Former Wallabies hardman Dan Palmer opens up about his battle with being a gay ...

Former Wallabies star Dan Palmer (pictured) has stepped out as one of Australia's first openly gay professional rugby players and shared how hiding his sexuality almost destroyed him

Former Wallabies star Dan Palmer (pictured) has stepped out as one of Australia's first openly gay professional rugby players and shared how hiding his sexuality almost destroyed him

Former Wallabies star Dan Palmer has stepped out as one of Australia's first openly gay professional rugby players and shared how hiding his sexuality almost destroyed him.

In 2012, the uncompromising front-rower was living the dream, having vice-captained the ACT Brumbies during the Super Rugby season, he was ready to make his debut with the Wallabies. 

The 23-year-old was at the top of the world, being paid to play the sport he loved and travelling the world with some of his best mates. 

But boiling away was a deep secret that almost drove him to suicide. 

In a groundbreaking article with the Sydney Morning Herald, Palmer admitted that his battle with his sexuality left him feeling 'incredibly frustrated, angry, and desperately sad'.

He said it was Israel Folau's homophobia scandal last year, which saw the star dramatically sacked by the code, that prompted him to finally speak out publicly.

The 23-year-old (centre) was at the top of the world, being paid to play the sport he loved and travelling the world with some of his best mates. But boiling away was a deep secret that almost drove him to suicide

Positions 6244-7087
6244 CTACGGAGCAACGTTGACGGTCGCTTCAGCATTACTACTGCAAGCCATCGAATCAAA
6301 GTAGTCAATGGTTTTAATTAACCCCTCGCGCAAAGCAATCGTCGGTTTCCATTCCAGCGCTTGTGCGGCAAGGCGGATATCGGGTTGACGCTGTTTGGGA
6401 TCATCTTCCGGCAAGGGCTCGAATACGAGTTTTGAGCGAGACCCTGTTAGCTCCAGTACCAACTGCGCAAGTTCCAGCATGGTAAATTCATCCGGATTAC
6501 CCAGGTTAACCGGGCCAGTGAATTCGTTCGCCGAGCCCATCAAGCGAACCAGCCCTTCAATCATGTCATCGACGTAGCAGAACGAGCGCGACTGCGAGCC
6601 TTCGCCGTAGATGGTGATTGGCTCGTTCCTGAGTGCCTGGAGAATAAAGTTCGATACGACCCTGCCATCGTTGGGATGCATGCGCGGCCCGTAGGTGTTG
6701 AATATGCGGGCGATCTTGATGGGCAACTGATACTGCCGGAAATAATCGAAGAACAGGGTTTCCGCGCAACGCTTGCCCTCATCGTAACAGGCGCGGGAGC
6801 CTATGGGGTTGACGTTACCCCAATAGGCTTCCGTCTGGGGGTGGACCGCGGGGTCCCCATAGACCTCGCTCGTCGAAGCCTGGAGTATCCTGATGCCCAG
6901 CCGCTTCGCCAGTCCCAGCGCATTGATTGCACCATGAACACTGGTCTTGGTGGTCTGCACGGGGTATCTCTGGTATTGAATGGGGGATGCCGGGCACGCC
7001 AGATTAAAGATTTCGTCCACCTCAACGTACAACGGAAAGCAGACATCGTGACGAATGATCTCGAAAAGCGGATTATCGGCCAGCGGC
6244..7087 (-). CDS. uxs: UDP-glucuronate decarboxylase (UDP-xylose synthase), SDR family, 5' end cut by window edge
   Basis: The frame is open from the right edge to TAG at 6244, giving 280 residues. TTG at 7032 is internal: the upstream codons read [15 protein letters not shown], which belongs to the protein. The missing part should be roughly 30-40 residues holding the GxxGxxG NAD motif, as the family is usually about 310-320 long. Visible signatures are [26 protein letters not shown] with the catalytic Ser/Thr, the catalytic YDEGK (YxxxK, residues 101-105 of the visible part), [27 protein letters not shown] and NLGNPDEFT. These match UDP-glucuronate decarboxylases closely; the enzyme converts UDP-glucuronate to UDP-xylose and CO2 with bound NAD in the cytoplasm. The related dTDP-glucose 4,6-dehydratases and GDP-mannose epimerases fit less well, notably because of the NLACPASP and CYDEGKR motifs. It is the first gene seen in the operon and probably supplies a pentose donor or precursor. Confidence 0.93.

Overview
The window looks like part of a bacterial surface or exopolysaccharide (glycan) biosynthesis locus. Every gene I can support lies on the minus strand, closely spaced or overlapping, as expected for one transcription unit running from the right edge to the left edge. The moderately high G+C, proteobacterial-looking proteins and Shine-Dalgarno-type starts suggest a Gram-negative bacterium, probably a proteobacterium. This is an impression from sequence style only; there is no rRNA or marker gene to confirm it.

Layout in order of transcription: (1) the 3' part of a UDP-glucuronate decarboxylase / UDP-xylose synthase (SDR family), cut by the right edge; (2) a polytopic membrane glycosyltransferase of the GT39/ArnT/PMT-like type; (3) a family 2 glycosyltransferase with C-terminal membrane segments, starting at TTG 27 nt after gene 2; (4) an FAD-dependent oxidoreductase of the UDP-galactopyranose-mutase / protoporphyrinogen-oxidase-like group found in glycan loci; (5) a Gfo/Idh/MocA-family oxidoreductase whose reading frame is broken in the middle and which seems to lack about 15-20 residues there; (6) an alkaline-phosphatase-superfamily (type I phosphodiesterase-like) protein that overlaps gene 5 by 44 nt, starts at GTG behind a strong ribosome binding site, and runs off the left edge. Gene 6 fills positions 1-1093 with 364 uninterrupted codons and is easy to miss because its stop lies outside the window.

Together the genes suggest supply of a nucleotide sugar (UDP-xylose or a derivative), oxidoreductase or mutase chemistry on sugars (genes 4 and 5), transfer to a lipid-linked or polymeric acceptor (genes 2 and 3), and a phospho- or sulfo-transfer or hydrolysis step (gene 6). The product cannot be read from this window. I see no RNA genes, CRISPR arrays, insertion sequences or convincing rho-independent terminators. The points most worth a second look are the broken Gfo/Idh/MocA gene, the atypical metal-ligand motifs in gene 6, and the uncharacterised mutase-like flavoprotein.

The 23-year-old (centre) was at the top of the world, being paid to play the sport he loved and travelling the world with some of his best mates. But boiling away was a deep secret that almost drove him to suicide

The controversial rugby star had his contract torn up after posting on Instagram: 'Warning. Drunks, homosexuals, adulterers, liars, fornicators, thieves, atheists, idolaters. Hell awaits you. Repent! Only Jesus saves.'

Palmer, 32, slammed the former star for damaging the sport and causing a deep impact to kids who looked up to him. 

'He will never see the impact he has had on these young people, but if he could, I doubt he could live with himself,' he said.

At the height of his career Palmer said he would often cry himself to sleep because of the pain he was feeling. 

He admitted to dreaming about leaving it all behind to start a new life with a whole new identity. 

'It is not an

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